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[Editorial] MSFC crisis is not a simple matter

Posted December. 11, 2000 23:42,   


The government's intention to suspend operations at Dong-A Mutual Savings and Finance Co., the industry¡¯s largest firm, has heightened the specter of a crisis in the financing trade. Customers' fears led to a massive run on deposits at other mutual savings and finance companies (MSFCs), which had negative repercussions on sound firms.

The place MSFCs occupy in our financial market is not big in relative terms, but the effects of a chain of bankruptcies would by no means be insignificant as the scale of their trade is substantial. The amount that they discount promissory notes and bills issued by small and medium-sized firms is estimated to approach some 5 trillion won.

MSFCs provide financing for small-scale independent business owners and, according to relevant statistics, some 70 percent of MSFC customers live on the interest provided by their deposits. This suggests what a traumatic impact any crisis among MSFCs would have on the livelihood of ordinary Koreans.

The government must assume the leading role in formulating proactive measures to resolve any MSFC insolvency. We can expect some positive effects if the government promptly implements its decision to inject 1 trillion won in public funds in the troubled MSFCs. It should also go ahead with interim measures allowing customers to withdraw some of their deposits, even during the business suspension, by securing collateral from the MSFCs.

The Financial Supervisory Service¡¯s investigations and auditing of the MSFCs must be completed as soon as possible. This would enable the differentiation of sound firms from ailing ones, which would help ensure the normalization of sound companies. Timing is the key here. For this reason, we urge the government to simultaneously push ahead with both short-term and long-term measures to resolve the MSFC crisis.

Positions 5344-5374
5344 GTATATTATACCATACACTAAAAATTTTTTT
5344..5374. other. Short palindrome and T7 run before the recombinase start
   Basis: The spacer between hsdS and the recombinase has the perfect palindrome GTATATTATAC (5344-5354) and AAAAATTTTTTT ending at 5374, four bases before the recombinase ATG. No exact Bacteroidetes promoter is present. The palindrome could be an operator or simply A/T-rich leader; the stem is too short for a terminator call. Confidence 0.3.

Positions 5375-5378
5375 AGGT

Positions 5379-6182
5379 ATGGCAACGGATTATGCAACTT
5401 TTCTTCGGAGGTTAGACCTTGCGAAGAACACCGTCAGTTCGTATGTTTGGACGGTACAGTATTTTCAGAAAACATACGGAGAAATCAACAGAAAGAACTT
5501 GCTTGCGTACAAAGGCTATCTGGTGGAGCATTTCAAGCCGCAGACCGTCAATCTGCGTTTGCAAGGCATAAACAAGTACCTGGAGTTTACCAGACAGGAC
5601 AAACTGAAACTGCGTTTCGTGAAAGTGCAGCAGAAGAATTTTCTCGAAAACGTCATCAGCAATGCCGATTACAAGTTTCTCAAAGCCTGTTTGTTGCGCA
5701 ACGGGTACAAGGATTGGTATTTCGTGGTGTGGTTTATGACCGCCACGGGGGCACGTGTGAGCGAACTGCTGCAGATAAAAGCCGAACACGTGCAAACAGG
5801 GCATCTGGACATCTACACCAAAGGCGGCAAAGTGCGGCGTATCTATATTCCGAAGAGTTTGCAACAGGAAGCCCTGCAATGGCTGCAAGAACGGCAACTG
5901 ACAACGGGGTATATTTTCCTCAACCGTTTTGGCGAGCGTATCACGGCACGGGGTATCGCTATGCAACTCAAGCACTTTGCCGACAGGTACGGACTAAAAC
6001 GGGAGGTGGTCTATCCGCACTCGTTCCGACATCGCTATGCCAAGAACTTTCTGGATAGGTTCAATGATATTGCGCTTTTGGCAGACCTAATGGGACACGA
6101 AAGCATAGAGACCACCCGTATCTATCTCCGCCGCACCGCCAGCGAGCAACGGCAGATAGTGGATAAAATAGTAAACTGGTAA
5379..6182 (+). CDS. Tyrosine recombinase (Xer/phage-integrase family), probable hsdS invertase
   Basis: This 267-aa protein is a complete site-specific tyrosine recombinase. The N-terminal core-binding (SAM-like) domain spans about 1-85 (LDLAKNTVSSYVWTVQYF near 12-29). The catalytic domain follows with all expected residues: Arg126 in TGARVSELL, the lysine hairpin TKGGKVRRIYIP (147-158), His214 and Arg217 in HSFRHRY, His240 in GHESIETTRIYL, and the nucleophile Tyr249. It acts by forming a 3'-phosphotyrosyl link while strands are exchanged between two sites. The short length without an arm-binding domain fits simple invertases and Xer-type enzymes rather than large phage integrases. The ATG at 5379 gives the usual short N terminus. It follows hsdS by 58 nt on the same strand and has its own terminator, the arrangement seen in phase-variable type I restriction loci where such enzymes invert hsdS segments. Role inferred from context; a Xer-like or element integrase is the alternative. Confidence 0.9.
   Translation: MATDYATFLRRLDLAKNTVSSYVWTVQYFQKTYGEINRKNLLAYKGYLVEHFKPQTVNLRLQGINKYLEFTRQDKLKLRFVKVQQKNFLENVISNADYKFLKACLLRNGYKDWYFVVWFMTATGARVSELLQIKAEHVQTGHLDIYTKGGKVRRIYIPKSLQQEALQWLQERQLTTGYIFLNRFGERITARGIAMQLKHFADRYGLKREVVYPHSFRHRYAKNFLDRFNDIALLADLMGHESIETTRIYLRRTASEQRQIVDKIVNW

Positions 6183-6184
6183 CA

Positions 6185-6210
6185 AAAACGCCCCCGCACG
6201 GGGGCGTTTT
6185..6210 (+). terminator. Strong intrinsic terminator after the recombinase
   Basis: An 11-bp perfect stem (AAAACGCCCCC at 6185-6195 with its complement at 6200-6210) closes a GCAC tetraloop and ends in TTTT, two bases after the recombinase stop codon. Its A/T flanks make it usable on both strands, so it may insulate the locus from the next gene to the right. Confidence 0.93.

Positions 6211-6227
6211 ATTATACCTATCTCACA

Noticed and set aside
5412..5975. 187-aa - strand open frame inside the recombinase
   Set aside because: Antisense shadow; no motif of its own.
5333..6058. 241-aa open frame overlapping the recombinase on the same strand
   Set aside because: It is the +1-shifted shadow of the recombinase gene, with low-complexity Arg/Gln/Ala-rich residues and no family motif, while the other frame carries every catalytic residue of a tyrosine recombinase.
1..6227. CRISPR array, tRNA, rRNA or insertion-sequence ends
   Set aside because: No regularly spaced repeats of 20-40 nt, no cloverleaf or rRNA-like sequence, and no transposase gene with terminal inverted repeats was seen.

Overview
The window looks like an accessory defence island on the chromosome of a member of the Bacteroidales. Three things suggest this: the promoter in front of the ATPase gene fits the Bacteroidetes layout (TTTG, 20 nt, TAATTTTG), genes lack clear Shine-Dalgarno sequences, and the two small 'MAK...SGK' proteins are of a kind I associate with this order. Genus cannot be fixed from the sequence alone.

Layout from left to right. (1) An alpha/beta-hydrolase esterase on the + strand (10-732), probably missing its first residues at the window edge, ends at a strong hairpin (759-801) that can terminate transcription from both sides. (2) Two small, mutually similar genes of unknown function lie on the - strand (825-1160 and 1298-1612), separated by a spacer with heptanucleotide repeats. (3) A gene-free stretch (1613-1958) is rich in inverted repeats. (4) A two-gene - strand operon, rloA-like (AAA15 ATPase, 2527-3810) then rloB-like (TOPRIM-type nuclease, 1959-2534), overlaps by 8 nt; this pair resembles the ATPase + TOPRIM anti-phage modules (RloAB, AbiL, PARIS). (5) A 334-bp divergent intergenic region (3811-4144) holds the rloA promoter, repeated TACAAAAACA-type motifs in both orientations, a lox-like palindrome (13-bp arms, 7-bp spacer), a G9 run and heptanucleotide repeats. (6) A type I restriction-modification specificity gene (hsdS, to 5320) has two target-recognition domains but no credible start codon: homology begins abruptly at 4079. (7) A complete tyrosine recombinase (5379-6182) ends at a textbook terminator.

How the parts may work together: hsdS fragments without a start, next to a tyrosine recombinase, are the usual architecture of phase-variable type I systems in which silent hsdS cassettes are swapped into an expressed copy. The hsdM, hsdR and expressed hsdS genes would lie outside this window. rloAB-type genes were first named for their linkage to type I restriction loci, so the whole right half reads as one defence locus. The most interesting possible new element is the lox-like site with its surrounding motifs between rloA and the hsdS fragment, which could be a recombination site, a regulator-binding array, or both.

A close examination of what caused the MSFC crisis clearly shows the tasks that the MSFCs must undertake ahead of the implementation of the government's measures. The Association of Mutual Savings and Finance Companies pointed out in a press release last week that the major cause of the crisis was government statements warning of possible insolvencies at one or two more mutual savings firms.

Granted, the officials' statements had the effect of adding fuel to the fire, but there is no denying that the industry should take some of the responsibility for the crisis. This can easily be shown by the fact that the unlawful loans by MIC Korea and the Dong-A Mutual Savings and Finance Co. first gave rise to the loss of confidence in the entire industry and led to the large-scale withdrawal of funds.

Aggravating the situation was the fact that some customers withdrew their money ahead of a new financial policy that comes into effect next year, when only a limited amount of customer deposits will be guaranteed by banks and financial institutions. Other factors directly responsible for the MSFC crisis are their inordinately aggressive business expansion plans and bad investments in the stock market. This being the case, the MSFCs must conduct an examination of the business wrongdoing, which amounted to a betrayal of their customers, and come out with viable self-rescue plans.

Other financial institutions should offer support for the government's rescue plans for the MSFCs. Banks may think that they now face an enormous burden in dealing with their own problems, much less helping others, but they must not overlook the fact that they may not be safe from the fallout from the possible failure of domestic MSFCs. The crisis should provide our mutual savings and finance firms with the opportunity to be reborn as sound financial institutions. Otherwise, our attempts to stabilize the financial markets will turn out to be an exercise in futility.